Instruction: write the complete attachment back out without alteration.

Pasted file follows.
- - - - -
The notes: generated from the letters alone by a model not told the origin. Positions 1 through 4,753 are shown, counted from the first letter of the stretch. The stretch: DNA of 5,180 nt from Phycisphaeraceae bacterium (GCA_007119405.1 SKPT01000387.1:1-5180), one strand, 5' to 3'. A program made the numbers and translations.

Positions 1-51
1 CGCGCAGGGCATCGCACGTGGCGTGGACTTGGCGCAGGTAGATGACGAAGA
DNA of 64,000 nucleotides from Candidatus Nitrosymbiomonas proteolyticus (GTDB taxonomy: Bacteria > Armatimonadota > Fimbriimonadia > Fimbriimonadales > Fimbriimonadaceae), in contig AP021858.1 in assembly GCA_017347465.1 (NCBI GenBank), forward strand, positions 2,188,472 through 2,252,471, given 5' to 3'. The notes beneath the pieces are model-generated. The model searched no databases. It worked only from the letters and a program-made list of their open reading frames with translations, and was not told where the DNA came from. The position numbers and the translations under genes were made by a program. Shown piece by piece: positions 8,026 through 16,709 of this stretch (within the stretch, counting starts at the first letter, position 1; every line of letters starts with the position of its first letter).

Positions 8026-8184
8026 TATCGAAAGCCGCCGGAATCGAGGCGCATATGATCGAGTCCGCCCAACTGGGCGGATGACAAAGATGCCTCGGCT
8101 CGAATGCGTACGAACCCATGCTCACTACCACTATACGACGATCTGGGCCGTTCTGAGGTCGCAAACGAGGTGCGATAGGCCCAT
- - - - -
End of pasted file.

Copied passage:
The notes: generated from the letters alone by a model not told the origin. Positions 1 through 4,753 are shown, counted from the first letter of the stretch. The stretch: DNA of 5,180 nt from Phycisphaeraceae bacterium (GCA_007119405.1 SKPT01000387.1:1-5180), one strand, 5' to 3'. A program made the numbers and translations.

Positions 1-51
1 CGCGCAGGGCATCGCACGTGGCGTGGACTTGGCGCAGGTAGATGACGAAGA
DNA of 64,000 nucleotides from Candidatus Nitrosymbiomonas proteolyticus (GTDB taxonomy: Bacteria > Armatimonadota > Fimbriimonadia > Fimbriimonadales > Fimbriimonadaceae), in contig AP021858.1 in assembly GCA_017347465.1 (NCBI GenBank), forward strand, positions 2,188,472 through 2,252,471, given 5' to 3'. The notes beneath the pieces are model-generated. The model searched no databases. It worked only from the letters and a program-made list of their open reading frames with translations, and was not told where the DNA came from. The position numbers and the translations under genes were made by a program. Shown piece by piece: positions 8,026 through 16,709 of this stretch (within the stretch, counting starts at the first letter, position 1; every line of letters starts with the position of its first letter).

Positions 8026-8184
8026 TATCGAAAGCCGCCGGAATCGAGGCGCATATGATCGAGTCCGCCCAACTGGGCGGATGACAAAGATGCCTCGGCT
8101 CGAATGCGTACGAACCCATGCTCACTACCACTATACGACGATCTGGGCCGTTCTGAGGTCGCAAACGAGGTGCGATAGGCCCAT